Using tweezers with pointed tips, Mohamed Yosri slowly lifts a tiny bead from a petri dish of beads and examines whether it’s one that came off the partially disintegrated textile in front of him. He then reattaches it using a thermoplastic resin adhesive.
Yosri, one of 100 specialists in 17 labs at the conservation center of the new Egyptian national museum under construction, is restoring the colorful and intricately beaded fabric that tops a wooden footstool more than 3,000 years old. It was found in Luxor nearly a century ago in the tomb of the boy king Tutankhamen.
The footstool is one of about 4,000 artifacts from Tutankhamen’s tomb that have been transferred to the museum’s state-of-the-art laboratories in preparation for the planned opening in 2020 of what the museum’s director-general, Tarek Tawfik, says will “without doubt” be the museum’s most important collection.
Grand in size, cost and ambition, as well as name, the Grand Egyptian Museum, or GEM, just down the road from the Great Pyramids of Giza, is due to be the biggest museum in the world dedicated to a single civilization, where, for the first time, all of the approximately 5,000 artifacts from Tutankhamen’s tomb will be showcased.
Only a third of the treasures, including the boy king’s funerary mask, have ever been on public display at the current national museum in central Cairo, known as the Egyptian Museum.
“Some things with the artifacts of King Tut in the Egyptian Museum were not right, and we have taken them to restore,” said Ahmed Sheikha, a conservator in the new museum’s organic materials lab.
Problems with lighting, temperature and humidity — considered essential for preservation — have caused damage to many precious artifacts in the Egyptian Museum.
The damage was apparent on some of Tutankhamen’s most famous pieces, including his golden chariot. In the wood lab, conservator Gilan Mahmoud points to the back of the chariot, inlaid with blue, turquoise and orange stones, where, she said, there also used to be leather.
“This is why we have transferred most of the organic material from the [Egyptian] Museum to the Grand Egyptian Museum and to the National Museum of Civilization,” in Cairo’s Fustat district, as they are most sensitive to environmental conditions, Tawfik said.
The 116-year-old Egyptian Museum in Tahrir Square is often criticized for resembling a storeroom. A botched attempt by museum workers to repair Tutankhamen’s funerary mask with glue, when his beard was accidentally knocked off, made global headlines in 2014 and opened the museum to international ridicule.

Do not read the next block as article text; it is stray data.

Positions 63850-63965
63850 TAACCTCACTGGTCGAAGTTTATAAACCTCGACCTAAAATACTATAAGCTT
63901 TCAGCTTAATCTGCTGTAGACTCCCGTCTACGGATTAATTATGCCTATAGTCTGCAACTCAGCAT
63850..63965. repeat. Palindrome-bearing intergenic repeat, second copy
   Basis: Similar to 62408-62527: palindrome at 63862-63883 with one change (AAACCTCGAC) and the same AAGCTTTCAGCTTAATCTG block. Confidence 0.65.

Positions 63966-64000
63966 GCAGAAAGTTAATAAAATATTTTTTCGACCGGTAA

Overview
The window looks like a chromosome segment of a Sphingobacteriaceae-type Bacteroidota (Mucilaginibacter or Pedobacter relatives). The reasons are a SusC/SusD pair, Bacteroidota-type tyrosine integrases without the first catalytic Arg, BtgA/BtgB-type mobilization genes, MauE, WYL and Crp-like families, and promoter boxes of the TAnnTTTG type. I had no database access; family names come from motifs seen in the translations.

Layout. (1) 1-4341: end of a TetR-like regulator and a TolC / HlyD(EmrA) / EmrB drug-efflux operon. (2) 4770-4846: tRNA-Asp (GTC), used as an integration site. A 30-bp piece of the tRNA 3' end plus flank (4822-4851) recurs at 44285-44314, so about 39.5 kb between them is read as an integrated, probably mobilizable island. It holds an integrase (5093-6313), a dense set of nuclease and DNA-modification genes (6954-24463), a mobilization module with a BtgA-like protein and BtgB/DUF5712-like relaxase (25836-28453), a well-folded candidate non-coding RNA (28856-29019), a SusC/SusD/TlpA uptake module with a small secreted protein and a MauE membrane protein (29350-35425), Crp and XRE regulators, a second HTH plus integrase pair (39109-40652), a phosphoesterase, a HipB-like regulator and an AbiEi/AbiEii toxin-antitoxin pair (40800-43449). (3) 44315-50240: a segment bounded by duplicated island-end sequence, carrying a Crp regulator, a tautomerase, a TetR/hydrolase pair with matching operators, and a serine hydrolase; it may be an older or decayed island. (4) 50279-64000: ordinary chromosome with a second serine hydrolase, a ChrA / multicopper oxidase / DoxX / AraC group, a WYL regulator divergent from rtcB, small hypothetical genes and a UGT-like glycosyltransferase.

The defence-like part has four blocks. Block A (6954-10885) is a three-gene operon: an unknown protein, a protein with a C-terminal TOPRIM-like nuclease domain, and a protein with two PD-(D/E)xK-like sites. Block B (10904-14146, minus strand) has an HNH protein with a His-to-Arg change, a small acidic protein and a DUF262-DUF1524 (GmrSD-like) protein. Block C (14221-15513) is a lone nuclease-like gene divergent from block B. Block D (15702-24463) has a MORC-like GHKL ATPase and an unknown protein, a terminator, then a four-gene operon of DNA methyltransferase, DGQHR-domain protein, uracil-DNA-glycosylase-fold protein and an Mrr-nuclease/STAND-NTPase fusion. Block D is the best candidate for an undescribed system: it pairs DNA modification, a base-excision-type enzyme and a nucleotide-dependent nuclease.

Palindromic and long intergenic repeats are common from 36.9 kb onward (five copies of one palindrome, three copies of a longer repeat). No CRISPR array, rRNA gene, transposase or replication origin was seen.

But the building is an artifact in itself, Tawfik said, and will continue to exhibit collections.
“What remains at the Tahrir museum are mostly stone and pottery artifacts, which are much less sensitive to damage,” he said.
The new museum in Giza will show that Egypt “is up to its role to provide the right and suitable archaeological environment to protect these artifacts for the future,” Tawfik said. The ambitious plans call for an interactive experience focusing on the discovery of Tutankhamen’s tomb by a team led by British archaeologist Howard Carter in 1922. Museum officials are also asking that the British Museum hand over the Rosetta Stone, on display in London for more than two centuries.
Visitors keen to view the museum’s 100,000 artifacts, or seeking a sweeping view of the pyramids from the building’s glass facade, must wait two years before it actually opens.
Though the idea for a new national museum was conceived 18 years ago, the project has faced numerous delays. Plans for a partial opening this year were scrapped by Egypt’s political leadership in favor of a grand opening in 2020, according to Tawfik. The opening had previously been expected to be in 2022.
The cost too has soared to $1.1 billion, which is mostly financed by two loans from the Japanese government.
At a time when many ordinary Egyptians are financially squeezed, is the new museum too lavish an expense?
Tawfik doesn’t think so.
“This is a landmark; it is a place to protect Egypt’s heritage, which is an important part of humankind heritage,” he says. “And looking at it from this aspect, this is not lavish at all.”
The project also appears to have broad support among international colleagues, says British archaeologist and Egypt specialist Nigel Hetherington.
“There will always be critics of any sort of visionary plans, but the majority of archaeologists and Egyptologists are excited to see such a grand project come to fruition,” he said.